DVICE has an excellent video showing the difference between text-to-speech and what us humans call “neurons-to-speech.” As evidenced by this brief scene from Blade Runner, acted out by an iPod Shuffle and a Kindle 2, we find that the Authors Guild is as crazy as a sack of beetles in a windstorm.
TTS hasn’t improved for one good reason: the human voice is just fine for reading out text and through the use of simple synthesis – Garmin, for example, uses a nice Australian woman to synthesize everything its GPS devices have to say – you can say almost anything you want. Although you’ll get a few clinkers in there where the software can’t quite translate a phoneme, it’s mostly correct.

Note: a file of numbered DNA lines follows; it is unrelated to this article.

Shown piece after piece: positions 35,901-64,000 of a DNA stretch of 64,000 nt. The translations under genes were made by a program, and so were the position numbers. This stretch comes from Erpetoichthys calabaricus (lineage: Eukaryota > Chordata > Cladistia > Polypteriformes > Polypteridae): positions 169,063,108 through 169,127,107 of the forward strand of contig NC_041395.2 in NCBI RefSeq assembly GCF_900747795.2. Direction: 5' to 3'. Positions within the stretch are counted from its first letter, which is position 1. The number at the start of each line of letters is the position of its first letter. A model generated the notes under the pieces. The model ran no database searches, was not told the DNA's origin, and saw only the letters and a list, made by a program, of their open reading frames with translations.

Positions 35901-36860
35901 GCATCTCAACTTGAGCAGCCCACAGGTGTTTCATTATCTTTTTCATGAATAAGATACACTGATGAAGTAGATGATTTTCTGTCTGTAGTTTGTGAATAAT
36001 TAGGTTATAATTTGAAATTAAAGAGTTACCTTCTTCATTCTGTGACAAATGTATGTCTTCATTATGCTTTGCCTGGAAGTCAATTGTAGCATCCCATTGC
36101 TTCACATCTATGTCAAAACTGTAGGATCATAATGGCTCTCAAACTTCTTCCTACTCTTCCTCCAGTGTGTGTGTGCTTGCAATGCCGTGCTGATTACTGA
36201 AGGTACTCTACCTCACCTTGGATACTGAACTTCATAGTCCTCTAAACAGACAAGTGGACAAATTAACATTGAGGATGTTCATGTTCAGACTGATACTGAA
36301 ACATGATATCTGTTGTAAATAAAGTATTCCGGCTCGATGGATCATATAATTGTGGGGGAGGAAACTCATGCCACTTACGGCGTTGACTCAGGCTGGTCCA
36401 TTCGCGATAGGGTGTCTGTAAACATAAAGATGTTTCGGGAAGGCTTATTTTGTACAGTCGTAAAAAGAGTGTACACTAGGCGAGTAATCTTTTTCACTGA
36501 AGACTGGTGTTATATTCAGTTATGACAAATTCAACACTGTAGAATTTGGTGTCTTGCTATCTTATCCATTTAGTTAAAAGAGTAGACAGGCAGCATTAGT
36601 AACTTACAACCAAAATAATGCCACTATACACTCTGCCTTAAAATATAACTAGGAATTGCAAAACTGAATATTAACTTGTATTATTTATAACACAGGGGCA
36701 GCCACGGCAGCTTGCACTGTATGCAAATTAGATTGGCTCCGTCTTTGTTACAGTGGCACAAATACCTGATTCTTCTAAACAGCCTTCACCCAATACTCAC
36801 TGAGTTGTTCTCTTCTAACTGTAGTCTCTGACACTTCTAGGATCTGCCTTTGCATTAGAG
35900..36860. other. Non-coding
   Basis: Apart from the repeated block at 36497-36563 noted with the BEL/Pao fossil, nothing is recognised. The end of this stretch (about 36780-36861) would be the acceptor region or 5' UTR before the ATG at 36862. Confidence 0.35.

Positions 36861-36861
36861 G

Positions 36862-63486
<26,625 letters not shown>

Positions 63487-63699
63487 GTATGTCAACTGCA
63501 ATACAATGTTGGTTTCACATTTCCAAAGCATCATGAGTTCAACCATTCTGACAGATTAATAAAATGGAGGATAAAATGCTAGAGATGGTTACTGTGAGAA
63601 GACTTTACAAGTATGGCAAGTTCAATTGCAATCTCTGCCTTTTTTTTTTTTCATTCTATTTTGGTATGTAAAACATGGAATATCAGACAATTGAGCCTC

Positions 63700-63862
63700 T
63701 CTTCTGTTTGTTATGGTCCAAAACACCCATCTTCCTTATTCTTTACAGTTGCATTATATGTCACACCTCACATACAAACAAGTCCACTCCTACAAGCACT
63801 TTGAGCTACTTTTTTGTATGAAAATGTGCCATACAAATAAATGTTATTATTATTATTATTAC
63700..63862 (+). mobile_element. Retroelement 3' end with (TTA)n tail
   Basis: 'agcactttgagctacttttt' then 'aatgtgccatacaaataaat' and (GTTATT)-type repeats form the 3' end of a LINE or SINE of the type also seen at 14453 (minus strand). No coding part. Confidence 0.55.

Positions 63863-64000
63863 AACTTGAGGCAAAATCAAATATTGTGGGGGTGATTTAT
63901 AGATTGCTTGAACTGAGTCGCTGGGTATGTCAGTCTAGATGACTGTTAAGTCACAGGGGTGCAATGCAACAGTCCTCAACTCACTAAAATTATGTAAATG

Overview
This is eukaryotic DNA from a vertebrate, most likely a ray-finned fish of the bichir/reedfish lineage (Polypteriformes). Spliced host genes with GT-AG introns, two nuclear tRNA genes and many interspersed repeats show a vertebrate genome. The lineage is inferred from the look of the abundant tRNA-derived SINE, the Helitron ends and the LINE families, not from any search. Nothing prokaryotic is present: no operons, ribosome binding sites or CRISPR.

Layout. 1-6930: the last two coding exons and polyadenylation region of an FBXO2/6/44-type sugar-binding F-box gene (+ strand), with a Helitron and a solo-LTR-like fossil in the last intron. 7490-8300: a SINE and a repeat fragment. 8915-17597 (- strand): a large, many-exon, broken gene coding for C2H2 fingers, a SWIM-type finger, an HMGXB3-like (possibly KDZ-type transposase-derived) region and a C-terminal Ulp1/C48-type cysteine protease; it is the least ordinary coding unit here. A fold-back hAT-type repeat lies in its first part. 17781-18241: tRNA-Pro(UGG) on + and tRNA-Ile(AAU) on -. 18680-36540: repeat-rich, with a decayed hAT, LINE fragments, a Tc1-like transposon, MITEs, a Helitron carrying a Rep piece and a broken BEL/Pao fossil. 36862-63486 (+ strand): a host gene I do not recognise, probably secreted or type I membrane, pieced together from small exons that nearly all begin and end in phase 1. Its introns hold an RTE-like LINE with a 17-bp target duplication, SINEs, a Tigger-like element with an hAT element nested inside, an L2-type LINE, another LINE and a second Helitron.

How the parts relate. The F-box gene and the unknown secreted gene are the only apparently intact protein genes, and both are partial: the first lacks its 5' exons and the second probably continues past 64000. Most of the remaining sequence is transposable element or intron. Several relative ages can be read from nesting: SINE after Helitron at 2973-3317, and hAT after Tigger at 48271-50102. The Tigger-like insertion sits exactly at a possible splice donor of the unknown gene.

What DVICE has quite cleverly shown is that TTS devices are complex but failed systems. The human ear loves the human voice just as the human eye loves the human face – ask any five month old. They’ll smile and coo at anything with two eyes and that doesn’t sound like a broken Speak ‘n’ Spell. But the love real human voices and faces. There is nothing better. To essentially outlaw TTS on the Kindle 2 is analogous to outlawing voices in toys because they take the place of a loving, caring parent. If you find TTS – or a Fisher-Price stuffed animal that talks – a strong analog to the human voice, you have other issues.